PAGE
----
I have been renting this home for a year and a half paying 2000$ plus utilities I have always been on time and am very very clean and respectful of this home . The landlord needs to sell and I have been very cooperative and understanding although sad . My concern here is the stagers / cleaners came in and out everything I own away !!!!!! Toothbrush chargers robes towel trash cans everything I can’t find half of my things !!!!!! Can they do this ? Also I hired a cleaning lady out of respect to make sure house was beautiful for pics ..!!

  • Onilfo Alaniz

    My house is rented, and my agent received everything under our agreement, including the first month’s rent as a real state commission.
    When were we going to start getting our first rent, our tenant does not paid, and our agent did not immediately inform us, and she is continuing in silence….. In my contract is clear that I can make a termination with or without causes at any time but, she already received everything, and I do not have anything. What could I do?

  • Judith Friebert

    I am planning to move out of my apartment because there is no sound insulation and I am tired of the noise from above. I have lived here for only 5 months and am a tenant at will. My landlord, with whom I have an ok relationship, is starting to show the apartment. Question: if I am in the apartment during the showing, which I would prefer, what do I say to prospective new tenants? I don’t want to lie, but if I tell the truth, that might not go over very will with the landlord. He will owe me my security deposit when I leave.

    • Laura Agadoni

      Hi Judith,
      While you are allowed to be there, it’s inappropriate for you to be speaking with prospective tenants while the landlord is there showing the place. Those people are the landlord’s guests, so to speak. They are not your business, so it’s best for you to “be busy” and not approachable somewhere in the unit while people are touring.

      • Judith Friebert

        Dear Ms. Agadoni,

        Thank you so much for your quick and informative reply. That sounds reasonable to me. It’s just that sometimes people will ask you anyway, even if you are minding your own business. I have asked tenants while I was in that position, and usually they have answered positively. So, now that you have set me straight, if I should get asked, I will simply smile and suggest the person or persons ask the landlord.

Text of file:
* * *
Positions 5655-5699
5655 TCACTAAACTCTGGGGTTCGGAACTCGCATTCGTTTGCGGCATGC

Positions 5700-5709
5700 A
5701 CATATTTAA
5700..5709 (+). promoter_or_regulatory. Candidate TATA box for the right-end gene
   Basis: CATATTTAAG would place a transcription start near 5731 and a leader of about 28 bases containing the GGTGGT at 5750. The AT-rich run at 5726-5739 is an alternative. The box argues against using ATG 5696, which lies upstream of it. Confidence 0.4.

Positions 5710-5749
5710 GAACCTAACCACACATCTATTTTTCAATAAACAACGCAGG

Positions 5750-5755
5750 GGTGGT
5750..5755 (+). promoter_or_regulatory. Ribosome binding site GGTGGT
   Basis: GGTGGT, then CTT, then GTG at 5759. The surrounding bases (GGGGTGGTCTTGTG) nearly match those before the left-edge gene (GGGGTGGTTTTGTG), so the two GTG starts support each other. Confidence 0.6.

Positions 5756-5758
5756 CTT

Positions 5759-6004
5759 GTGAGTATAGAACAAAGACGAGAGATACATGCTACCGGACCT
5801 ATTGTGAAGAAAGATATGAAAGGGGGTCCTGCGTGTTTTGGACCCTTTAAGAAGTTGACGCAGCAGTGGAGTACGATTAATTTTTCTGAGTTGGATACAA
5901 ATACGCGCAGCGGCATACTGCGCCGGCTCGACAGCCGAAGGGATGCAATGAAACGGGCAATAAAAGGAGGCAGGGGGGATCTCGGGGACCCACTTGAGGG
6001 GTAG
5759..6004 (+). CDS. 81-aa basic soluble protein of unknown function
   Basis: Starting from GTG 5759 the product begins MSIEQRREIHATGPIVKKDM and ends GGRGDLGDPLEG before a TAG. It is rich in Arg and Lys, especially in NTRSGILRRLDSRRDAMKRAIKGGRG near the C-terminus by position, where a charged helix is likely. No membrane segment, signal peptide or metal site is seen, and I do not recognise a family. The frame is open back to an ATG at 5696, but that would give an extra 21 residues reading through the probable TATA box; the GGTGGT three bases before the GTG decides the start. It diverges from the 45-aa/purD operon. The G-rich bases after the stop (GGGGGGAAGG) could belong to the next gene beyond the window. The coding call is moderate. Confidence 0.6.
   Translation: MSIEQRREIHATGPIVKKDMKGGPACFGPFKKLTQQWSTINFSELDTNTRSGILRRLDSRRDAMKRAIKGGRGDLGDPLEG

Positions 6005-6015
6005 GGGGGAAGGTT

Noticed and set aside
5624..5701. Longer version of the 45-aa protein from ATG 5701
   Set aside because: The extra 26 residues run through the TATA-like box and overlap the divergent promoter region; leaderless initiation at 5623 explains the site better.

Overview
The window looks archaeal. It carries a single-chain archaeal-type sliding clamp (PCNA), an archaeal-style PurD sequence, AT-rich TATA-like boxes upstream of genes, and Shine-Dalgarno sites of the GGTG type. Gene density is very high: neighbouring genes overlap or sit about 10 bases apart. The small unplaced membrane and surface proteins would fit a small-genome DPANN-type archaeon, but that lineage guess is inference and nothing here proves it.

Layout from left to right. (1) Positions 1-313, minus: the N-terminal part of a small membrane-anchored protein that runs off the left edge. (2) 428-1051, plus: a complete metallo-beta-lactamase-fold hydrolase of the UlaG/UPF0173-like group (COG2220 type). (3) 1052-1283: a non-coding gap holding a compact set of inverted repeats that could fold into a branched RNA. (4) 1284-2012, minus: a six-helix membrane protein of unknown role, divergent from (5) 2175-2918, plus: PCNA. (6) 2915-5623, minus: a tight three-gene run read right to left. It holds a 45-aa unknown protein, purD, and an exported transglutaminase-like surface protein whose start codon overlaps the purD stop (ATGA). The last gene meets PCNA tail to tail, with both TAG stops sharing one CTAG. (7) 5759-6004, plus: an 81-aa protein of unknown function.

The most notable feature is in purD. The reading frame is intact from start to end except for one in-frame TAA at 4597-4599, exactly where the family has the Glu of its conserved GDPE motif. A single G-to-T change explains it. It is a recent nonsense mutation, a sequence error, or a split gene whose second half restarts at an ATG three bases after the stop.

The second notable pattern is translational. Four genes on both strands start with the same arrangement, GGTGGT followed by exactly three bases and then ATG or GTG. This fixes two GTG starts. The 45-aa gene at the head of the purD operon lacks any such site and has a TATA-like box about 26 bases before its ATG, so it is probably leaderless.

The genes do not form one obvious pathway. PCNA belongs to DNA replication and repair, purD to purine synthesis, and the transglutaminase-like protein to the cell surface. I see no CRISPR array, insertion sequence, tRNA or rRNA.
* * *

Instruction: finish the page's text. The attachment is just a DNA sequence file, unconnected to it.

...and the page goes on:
Yrs

        Judy

      • Cay James

        Firstly Ms Agodoni, it’s not about her being “allowed” to be there. As a tenant, she may not have full rights that are afforded to an owner but as soon as she pays her rent and it’s accepted by the property mgnt co or the landlord, that space is hers to enjoy. Any level of disturbance, interference or inconvenience that is placed on the tenant outside of a routine inspection, an emergency or a warrant served by a state/federal officiant IS a violation of privacy and her right to enjoyment! Most states have this statute so prospective tenant shouldn’t be there at all. If anything, the landlord should’ve factored vacancies into their ROI as an operational cost. Perhaps interaction w/ perspective tenants would encourage future planning!

  • Tamara Morales

    My landlord wants to show the home Monday thru Sunday from 8am-6pm is that something he can do? He also doesn’t give us 24hr notices before showing we only get a 1 hr notice

  • Ricky

    My landlord showed the property while occupied which was fine but the guest went thru my dresser drawers and closets moved things around is this allowed

  • Pete

    I am in the process of selling a rental condo, and my tenant was given property written notice to vacate. Until now, she has been cooperative in allowing showings and appointments for remodel contractors. She has also been present during these appointments, which I prefer, because she is the type to accuse you of stealing something.

    My tenant is no longer responding to showing/remodel contractor appointment requests with three weeks in her lease to go. Can I enter the property, after giving 24 hours written notice, if she is not there? Realtors or contractors would accompany me to witness that my tenant’s posessions are not disturbed. Thank you!

  • Tenant

    My landlord has been showing my place since Jan. and my lease ends in July. It is now May and there have been so many showings that I no longer feel safe here due to the number of strangers that have been in my personal space and seen how easy it would be to either break down my flimsy door or break the lock. After the most recent showing I came home and found my door left unlocked and OPEN. I have cat! My cat could have gotten out! I have reached my breaking point and I don’t know what to do. It is a large company that manages the property I live in, so they do not care about their tenants unless it directly benefits them. Is there anything I can do or say to get them to be less excessive with the number of showings and have some respect?